The auction market was off to a strong start in 2014, particularly in the UK, according to data to be released tomorrow by artnet. The second and fourth quarters of each year, when the major New York spring and fall auctions take place, are typically the strongest for major international houses like Christie’s and Sotheby’s because these are typically the largest sales of the year by volume.
However, UK sales in February of Impressionist, modern, and contemporary art were even stronger than last year’s. The global fine art market increased 37 percent by value sold, jumping from $1.6 billion in the year-ago first quarter to $2.2. billion in the first quarter of this year, according to the report. “The increase was in large part due to an extremely successful Q1 in the United Kingdom, with auctions alone bringing in an additional $400 million in the first quarter,” according to artnet’s findings.
“The individual successes of Christie’s and Sotheby’s were instrumental in the overall growth of the market,” according to the data. Christie’s London was up 52 percent, while Sotheby’s London was up 45 percent, judging by value of the works sold in the first quarter. Both houses increased the number of special auctions held in February, including “Eyes Wide Open,” a successful sale of Italian art at Christie’s that set 13 new artist records, and the A.J. Thompson Collection, a private collection sale consisting of just 15 works by L.S. Lowry that realized more than $25 million.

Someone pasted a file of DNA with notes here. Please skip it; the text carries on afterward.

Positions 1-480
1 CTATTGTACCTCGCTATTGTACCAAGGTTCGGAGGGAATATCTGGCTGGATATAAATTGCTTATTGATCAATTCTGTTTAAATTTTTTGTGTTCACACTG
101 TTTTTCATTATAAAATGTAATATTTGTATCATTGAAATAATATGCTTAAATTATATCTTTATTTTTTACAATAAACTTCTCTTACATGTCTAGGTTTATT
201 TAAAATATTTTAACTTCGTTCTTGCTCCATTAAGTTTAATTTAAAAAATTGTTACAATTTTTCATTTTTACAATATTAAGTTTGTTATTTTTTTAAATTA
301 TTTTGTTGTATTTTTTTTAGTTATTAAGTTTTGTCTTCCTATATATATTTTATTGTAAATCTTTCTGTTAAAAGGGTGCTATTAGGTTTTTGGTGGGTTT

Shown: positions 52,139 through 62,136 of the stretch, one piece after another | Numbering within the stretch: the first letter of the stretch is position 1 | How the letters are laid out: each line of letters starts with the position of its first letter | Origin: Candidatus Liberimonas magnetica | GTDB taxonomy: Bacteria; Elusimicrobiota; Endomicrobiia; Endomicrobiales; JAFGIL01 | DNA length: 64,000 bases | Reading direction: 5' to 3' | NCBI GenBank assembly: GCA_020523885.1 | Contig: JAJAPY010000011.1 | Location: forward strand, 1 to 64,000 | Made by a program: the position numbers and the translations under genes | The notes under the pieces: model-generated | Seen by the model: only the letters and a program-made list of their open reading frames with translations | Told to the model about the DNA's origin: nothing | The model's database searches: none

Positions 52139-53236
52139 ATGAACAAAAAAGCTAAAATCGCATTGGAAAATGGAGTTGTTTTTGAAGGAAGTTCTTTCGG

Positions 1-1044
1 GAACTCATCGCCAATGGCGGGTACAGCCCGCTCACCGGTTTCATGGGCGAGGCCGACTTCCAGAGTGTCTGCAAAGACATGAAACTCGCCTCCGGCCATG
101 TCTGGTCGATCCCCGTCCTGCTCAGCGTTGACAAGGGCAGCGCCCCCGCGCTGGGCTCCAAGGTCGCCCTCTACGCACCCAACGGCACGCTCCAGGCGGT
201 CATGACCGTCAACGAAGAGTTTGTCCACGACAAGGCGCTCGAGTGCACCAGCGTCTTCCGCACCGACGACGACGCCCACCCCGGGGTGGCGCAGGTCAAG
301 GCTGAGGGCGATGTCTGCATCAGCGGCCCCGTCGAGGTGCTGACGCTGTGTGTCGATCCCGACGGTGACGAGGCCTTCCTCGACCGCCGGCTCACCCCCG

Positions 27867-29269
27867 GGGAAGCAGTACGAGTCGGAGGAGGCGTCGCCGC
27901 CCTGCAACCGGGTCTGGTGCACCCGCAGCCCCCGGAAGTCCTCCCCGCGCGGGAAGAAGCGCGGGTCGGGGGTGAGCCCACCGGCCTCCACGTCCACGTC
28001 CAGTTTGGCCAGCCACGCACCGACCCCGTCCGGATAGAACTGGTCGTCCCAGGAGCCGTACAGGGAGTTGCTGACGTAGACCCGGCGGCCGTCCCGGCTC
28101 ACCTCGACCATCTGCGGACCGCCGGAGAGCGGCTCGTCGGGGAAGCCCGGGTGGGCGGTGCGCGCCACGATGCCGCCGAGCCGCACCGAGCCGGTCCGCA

Several countries in the Eurozone also saw promising signs of growth in the quarter: Value was up relative to the 2013 first quarter in France (45 percent), Belgium (11 percent), Germany (8 percent), and Switzerland (5 percent). In the US however, “following a year of constant growth, 2014 began rather slowly . . . with the market down 7 percent by value from the first quarter of 2013.” And “the Chinese art market was also off to a slow start, down 22 percent by value from last year.”
Not surprisingly, the top five works at auction for the year to date were part of the aforementioned sales, including the most expensive, Francis Bacon’s Portrait of George Dyer Talking (1966), which took $70 million at Christie’s in February. The highest prices were not limited to a single category; they spread across contemporary, modern and Impressionist sectors.
The report also ranks the top 10 artists in the first quarter by value of their works sold at auction. They include the predictably blue-chip mainstays as well as a sprinkling of lesser-known Chinese artists: Andy Warhol ($112.7 million); Francis Bacon ($75.8 million); Gerhard Richter ($75.2 million); Juan Gris ($57.5 million); Camille Pissarro ($39 million); Qi Baishi ($37.4 million); Wu Changshuo ($37.2 million); Rene Magritte ($35.7 million); Fernand Léger ($35.5 million); and Cy Twombly ($34.3 million).Follow artnet News on Facebook.